Walmart is employing a new social strategy to be more reactive in real time with a new more conversational brand voice.
Doing so isn’t simply about being part of the social conversation online but to help the business. The retailer enacted this social change with the recently launched “Famous Visitors” campaign, which touted the ability to order what you need online and pick it up curbside, but the effort to be more conversational and reactive will continue as the brand aims to transform its social presence. Doing so has increased mobile app downloads for Walmart increased 50% week-over-week (the retailer declined to share from what it increased from and what it increased to). Currently, Walmart is the number two shopping app in the Apple app store (Amazon is number one).
The new approach to social kicked off during the Super Bowl as the retailer talked to 171 other brand accounts on Twitter. Some of the conversations were planned, like those with Lego or Pepsi, as the brands were featured in Walmart’s 60-second Super Bowl spot, which was the first time the retailer has advertised during the game. Others, like Avocados from Mexico, happened on the spot and Walmart’s six-person in-house creative team worked to craft quick replies to the unexpected brand account replies.
“This was a first for us and the social team’s role in that was bigger [than ever before],” said Jodi Durkin, director of brand social, Walmart. “The ‘bantering’ is part of our on-going strategy. We know that when brands talk to each other in a fun and playful way that does really well on social.”
Overall, Walmart’s in-house social team is looking to figure out how to take advantage of social trends in real time in ways that make sense for the retailer, according to Durkin, adding Walmart recently participated in the viral “broomstick challenge” earlier this week. “We’ve started publishing proactive tweets using popular internet speak,” said Durkin. “We also did a ‘summoning circle’ tweet that was tied into a meme a lot of people were using at the time.”
As the brand works to be more reactive and engage more quickly with trends online, Walmart is training more of its internal talent to understand its brand voice so that they have more people who are able to write copy in real time, explained Durkin. The retailer is also looking to use the local social footprint of its various stores — each store has a Facebook page that’s run by the associates of that store — to boost its responsiveness online.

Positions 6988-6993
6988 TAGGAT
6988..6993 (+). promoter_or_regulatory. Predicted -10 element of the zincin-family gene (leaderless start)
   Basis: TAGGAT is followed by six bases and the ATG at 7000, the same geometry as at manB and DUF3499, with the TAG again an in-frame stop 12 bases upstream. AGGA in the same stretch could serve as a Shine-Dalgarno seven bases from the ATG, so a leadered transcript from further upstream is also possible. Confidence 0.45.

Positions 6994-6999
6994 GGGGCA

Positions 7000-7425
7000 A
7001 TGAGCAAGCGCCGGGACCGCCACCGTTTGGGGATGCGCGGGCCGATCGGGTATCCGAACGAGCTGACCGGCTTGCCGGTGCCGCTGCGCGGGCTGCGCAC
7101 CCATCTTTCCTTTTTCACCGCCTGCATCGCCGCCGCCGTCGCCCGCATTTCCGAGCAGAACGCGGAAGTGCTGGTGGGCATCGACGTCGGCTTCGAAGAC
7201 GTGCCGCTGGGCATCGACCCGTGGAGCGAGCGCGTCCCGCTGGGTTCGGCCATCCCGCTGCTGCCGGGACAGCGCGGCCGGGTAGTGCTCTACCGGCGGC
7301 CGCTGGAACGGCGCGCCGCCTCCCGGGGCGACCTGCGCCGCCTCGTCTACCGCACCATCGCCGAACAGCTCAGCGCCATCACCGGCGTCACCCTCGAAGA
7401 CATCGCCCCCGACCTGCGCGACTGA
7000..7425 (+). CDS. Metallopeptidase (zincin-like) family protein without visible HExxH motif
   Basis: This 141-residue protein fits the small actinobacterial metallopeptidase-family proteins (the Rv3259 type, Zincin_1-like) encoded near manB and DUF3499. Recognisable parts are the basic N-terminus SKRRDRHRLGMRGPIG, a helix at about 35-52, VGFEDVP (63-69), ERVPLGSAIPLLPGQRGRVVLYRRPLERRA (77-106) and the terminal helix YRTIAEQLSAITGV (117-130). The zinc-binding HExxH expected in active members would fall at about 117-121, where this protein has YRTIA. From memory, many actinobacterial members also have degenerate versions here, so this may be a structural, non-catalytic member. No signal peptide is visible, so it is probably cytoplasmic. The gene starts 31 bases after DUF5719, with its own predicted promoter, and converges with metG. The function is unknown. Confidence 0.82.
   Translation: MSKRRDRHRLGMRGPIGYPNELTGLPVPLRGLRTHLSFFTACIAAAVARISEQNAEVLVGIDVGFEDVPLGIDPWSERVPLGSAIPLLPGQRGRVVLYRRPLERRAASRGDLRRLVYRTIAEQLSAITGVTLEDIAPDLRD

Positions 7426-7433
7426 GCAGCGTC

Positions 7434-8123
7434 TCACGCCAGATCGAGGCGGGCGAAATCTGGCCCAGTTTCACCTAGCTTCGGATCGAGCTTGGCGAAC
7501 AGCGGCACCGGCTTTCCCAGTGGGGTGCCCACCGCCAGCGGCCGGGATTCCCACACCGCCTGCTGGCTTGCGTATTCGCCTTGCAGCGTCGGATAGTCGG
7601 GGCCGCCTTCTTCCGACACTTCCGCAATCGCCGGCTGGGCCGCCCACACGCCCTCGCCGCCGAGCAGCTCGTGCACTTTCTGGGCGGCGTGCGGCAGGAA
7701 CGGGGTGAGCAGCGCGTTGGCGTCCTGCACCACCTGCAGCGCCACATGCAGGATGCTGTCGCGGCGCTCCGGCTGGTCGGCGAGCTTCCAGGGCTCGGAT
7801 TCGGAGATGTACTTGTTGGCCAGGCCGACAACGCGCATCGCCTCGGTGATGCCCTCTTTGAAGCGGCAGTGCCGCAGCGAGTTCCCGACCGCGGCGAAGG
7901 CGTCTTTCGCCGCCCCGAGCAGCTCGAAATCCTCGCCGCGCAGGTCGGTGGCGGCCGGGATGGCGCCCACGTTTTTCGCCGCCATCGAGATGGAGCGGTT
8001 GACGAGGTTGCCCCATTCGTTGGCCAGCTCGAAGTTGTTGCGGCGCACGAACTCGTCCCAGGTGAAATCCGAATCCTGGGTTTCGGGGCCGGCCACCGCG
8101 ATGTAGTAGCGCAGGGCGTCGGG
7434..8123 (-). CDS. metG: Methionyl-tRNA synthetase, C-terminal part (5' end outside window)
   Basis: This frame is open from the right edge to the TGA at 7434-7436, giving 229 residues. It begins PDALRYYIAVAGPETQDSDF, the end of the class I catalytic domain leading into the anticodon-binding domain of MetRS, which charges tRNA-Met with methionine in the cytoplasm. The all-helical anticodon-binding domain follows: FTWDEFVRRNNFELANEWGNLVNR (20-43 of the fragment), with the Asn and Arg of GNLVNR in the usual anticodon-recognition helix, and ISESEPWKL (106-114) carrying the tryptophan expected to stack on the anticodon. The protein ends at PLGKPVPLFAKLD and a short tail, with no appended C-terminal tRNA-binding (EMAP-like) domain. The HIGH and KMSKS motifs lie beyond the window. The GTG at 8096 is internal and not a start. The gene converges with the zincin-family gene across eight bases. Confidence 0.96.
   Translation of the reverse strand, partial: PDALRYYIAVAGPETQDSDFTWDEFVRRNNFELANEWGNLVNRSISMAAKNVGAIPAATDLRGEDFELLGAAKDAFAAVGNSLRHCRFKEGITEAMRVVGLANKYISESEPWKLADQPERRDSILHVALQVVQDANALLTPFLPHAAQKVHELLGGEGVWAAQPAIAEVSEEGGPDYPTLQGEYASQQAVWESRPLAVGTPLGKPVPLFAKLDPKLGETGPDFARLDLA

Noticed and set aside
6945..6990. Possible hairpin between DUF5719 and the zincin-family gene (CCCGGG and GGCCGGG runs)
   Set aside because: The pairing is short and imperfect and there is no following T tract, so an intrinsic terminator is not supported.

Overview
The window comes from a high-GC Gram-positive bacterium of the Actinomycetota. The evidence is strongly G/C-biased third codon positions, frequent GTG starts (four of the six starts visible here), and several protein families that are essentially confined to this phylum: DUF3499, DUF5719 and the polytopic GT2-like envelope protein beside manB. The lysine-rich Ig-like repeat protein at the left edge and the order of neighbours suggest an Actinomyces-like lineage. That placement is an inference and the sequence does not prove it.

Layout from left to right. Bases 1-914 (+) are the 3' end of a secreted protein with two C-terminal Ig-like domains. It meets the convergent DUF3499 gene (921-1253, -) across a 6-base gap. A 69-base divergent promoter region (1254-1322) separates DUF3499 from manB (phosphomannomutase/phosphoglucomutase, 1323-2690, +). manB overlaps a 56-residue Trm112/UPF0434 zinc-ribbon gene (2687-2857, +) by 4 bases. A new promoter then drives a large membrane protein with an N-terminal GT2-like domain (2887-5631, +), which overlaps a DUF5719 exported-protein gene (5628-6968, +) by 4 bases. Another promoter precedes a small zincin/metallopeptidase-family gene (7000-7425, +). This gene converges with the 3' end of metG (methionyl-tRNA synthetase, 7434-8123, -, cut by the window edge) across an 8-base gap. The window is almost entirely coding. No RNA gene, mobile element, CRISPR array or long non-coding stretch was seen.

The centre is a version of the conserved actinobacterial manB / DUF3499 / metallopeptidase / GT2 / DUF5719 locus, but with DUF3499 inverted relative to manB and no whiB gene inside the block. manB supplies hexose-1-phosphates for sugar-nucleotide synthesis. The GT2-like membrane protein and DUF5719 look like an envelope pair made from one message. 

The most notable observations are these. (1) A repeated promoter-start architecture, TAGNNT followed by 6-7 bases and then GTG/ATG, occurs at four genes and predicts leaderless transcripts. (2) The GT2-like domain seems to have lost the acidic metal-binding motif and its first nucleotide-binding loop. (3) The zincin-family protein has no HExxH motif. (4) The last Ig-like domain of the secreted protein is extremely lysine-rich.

Being “nimble and agile” online isn’t exactly a unique strategy, according to brand consultant and co-founder of Metaforce Allen Adamson, adding that most brands have been employing a similar social strategy for the last five years. “It’s become an expectation that if I tweet at Walmart or anything other brand that they need to tweet back at me,” said Adamson. “In terms of talking to other brands, I’m not sure how relevant that is but talking to consumers is important. If they don’t they’re seen as unresponsive and out-of-touch.”
Working to increase mobile app downloads, however, is necessary for the retailer, per Adamson. “Most people have Amazon’s app on their phone and most people are doing more and more of their ecommerce on their phone,” said Adamson. “No one uses a web browser on a phone so they have to get there. Downloading the app is one thing but getting people to use it is another and consumers are getting more reluctant to clutter up their phones with five or six pages of apps on their phones.”
Aside from the new push to engage more with consumers and trends on social, Durkin said paid social is now part of almost every campaign the retailer runs. The paid social channel depends on the campaign objectives. For example, Pinterest and YouTube campaigns are seen as more “upper funnel” awareness campaigns whereas other channels can be used for more performance social pushes to drive conversions for consumers to buy and pick-up near wherever that consumer lives, explained Durkin.
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